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J. Clin. Med. 2018, 7(11), 434; https://doi.org/10.3390/jcm7110434

Aromatherapy for Managing Pain in Primary Dysmenorrhea: A Systematic Review of Randomized Placebo-Controlled Trials

1
Clinical Medicine Division, Korea Institute of Oriental Medicine, Daejeon 34054, Korea
2
Herbal Medicine Research Division, Korea Institute of Oriental Medicine, Daejeon 34054, Korea
3
Public Health & Research Development, National Center for Complementary and Alternative Medicine, Ministry of Health, Riyadh 11662, Saudi Arabia
4
Department of Nursing, Howon University, Gusan 54058, Korea
5
Department of Nursing, Chodang University, Muan-gun 58530, Korea
These authors contributed equally to this work.
*
Author to whom correspondence should be addressed.
Received: 22 September 2018 / Revised: 1 November 2018 / Accepted: 9 November 2018 / Published: 10 November 2018
(This article belongs to the Section Anesthesiology)
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Abstract

Aromatherapy, the therapeutic use of essential oils, is often used to reduce pain in primary dysmenorrhea. Eleven databases, including four English (PubMed, AMED, EMBASE, and the Cochrane Library) and seven Korean medical databases, were searched from inception through August 2018 without restrictions on publication language. Randomized controlled trials (RCTs) testing aromatherapy for pain reduction in primary dysmenorrhea were considered. Data extraction and risk-of-bias assessments were performed by two independent reviewers. All of the trials reported superior effects of aromatherapy for pain reduction compared to placebo (n = 1787, standard mean difference (SMD): −0.91, 95% CI: −1.17 to −0.64, p < 0.00001) with high heterogeneity (I2 = 88%). A sub-analysis for inhalational aromatherapy for the alleviation of pain also showed superior effects compared to placebo (n = 704, SMD: −1.02, 95% CI: −1.59 to −0.44, p = 0.0001, I2 = 95%). With regard to aromatherapy massage, the pooled results of 11 studies showed favorable effects of aromatherapy massage on pain reduction compared to placebo aromatherapy massage (n = 793, SMD: −0.87, 95% CI: −1.14 to −0.60, p < 0.00001, I2 = 70%). Oral aromatherapy had superior effects compared to placebo (n = 290, SMD: −0.61, 95% CI: −0.91 to −0.30, p < 0.0001, I2 = 0%). In conclusion, our systemic review provides a moderate level of evidence on the superiority of aromatherapy (inhalational, massage, or oral use) for pain reduction over placebo in primary dysmenorrhea. View Full-Text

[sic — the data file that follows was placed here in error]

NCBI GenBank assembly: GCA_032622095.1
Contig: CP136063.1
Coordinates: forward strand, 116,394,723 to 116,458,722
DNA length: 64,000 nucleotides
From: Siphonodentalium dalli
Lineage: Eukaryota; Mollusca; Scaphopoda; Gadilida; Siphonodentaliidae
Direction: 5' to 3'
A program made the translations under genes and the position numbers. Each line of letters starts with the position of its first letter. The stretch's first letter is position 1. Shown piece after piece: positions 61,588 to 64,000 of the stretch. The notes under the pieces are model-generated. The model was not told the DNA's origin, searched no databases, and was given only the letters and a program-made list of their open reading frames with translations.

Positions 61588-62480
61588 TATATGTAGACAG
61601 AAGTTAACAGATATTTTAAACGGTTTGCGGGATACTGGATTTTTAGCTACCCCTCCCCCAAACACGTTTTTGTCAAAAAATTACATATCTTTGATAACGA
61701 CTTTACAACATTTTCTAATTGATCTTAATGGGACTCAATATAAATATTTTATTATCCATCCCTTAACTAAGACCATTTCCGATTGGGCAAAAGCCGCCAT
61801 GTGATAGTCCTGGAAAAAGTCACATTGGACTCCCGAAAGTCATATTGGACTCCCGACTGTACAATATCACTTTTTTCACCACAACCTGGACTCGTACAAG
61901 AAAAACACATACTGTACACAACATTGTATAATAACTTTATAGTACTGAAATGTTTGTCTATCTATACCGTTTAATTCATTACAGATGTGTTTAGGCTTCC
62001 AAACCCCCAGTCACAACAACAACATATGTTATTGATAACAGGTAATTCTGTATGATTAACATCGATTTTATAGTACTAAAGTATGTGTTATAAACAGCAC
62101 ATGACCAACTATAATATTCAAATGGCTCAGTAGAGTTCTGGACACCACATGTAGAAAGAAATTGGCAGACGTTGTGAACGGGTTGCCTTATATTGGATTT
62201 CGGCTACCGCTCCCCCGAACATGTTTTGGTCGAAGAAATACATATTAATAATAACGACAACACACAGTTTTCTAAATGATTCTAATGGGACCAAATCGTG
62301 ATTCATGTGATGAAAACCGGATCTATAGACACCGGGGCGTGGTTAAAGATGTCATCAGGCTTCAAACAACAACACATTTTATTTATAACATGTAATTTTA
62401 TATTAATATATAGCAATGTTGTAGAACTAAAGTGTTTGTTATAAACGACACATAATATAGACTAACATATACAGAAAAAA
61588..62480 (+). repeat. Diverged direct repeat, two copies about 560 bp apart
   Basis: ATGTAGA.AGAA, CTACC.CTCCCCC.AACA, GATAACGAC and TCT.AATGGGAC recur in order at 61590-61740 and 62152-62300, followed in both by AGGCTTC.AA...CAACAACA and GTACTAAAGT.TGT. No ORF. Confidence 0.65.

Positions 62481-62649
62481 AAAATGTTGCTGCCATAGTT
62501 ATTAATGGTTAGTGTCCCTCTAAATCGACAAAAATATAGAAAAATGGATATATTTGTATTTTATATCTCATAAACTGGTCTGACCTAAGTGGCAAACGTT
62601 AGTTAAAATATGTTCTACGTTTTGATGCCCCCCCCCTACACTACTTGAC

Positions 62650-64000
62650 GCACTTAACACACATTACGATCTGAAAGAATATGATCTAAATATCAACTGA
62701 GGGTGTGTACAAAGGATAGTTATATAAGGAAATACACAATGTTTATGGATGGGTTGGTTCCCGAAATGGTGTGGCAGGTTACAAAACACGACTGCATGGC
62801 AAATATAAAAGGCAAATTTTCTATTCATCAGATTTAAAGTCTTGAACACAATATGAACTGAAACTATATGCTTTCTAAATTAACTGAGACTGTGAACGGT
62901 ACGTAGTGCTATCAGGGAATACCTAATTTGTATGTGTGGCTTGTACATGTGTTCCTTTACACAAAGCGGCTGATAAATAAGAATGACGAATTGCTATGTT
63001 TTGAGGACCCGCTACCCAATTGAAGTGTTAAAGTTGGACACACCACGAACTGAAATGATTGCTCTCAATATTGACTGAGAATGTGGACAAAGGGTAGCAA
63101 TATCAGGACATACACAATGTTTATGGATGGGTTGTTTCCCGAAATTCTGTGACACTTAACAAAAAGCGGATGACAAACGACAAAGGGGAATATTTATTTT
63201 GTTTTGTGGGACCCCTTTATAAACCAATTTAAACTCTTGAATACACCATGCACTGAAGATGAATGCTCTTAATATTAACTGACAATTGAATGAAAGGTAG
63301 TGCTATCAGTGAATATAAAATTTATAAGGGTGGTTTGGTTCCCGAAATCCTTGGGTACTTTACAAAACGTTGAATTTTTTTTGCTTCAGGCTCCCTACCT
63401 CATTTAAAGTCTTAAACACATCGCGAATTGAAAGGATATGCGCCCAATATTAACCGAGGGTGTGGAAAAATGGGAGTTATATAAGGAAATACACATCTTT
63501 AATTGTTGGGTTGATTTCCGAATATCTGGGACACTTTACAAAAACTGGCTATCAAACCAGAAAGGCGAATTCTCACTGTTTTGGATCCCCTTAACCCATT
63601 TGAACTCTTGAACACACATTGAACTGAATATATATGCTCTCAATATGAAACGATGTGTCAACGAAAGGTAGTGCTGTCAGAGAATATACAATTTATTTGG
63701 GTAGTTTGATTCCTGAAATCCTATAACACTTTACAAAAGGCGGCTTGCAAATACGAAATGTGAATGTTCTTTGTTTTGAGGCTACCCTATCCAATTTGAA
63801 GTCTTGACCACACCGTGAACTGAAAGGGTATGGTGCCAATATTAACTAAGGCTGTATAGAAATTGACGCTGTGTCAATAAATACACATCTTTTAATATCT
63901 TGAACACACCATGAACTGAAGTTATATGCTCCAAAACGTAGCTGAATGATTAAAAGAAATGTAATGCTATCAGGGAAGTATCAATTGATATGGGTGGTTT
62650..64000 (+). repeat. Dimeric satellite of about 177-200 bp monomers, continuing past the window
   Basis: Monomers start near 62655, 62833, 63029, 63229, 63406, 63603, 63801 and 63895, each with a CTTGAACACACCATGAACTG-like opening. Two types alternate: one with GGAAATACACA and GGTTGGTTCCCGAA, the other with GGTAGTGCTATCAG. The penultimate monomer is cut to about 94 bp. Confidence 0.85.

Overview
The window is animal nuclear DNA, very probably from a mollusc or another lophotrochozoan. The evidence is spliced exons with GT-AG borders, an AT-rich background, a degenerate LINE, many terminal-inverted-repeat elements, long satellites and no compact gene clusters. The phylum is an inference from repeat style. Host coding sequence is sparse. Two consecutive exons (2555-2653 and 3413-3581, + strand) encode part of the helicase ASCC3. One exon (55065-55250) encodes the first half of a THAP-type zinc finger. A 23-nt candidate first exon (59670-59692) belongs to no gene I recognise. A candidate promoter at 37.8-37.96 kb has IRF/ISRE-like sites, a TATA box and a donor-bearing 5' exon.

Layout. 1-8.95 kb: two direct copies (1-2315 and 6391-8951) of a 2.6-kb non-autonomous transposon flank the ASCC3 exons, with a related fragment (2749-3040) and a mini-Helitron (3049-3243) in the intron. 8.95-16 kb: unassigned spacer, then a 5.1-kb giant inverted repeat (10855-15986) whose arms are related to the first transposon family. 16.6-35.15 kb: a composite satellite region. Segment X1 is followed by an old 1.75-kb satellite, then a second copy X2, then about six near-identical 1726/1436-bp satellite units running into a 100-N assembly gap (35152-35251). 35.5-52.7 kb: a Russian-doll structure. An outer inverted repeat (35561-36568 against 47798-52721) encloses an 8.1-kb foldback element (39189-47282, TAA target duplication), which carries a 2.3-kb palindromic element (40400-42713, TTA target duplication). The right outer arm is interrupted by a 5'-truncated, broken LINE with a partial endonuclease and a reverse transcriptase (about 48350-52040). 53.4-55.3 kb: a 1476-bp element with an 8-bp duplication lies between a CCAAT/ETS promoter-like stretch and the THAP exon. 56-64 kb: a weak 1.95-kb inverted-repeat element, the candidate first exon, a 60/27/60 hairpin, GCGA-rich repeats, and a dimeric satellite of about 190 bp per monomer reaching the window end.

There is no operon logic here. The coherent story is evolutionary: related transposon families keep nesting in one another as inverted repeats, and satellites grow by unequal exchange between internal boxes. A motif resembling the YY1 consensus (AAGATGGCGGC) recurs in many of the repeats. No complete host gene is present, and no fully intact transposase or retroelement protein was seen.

Keywords: aromatherapy; essential oil; inhalation; pain; dysmenorrhea; systematic review; meta-analysis aromatherapy; essential oil; inhalation; pain; dysmenorrhea; systematic review; meta-analysis
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Lee, M.S.; Lee, H.W.; Khalil, M.; Lim, H.S.; Lim, H.-J. Aromatherapy for Managing Pain in Primary Dysmenorrhea: A Systematic Review of Randomized Placebo-Controlled Trials. J. Clin. Med. 2018, 7, 434.

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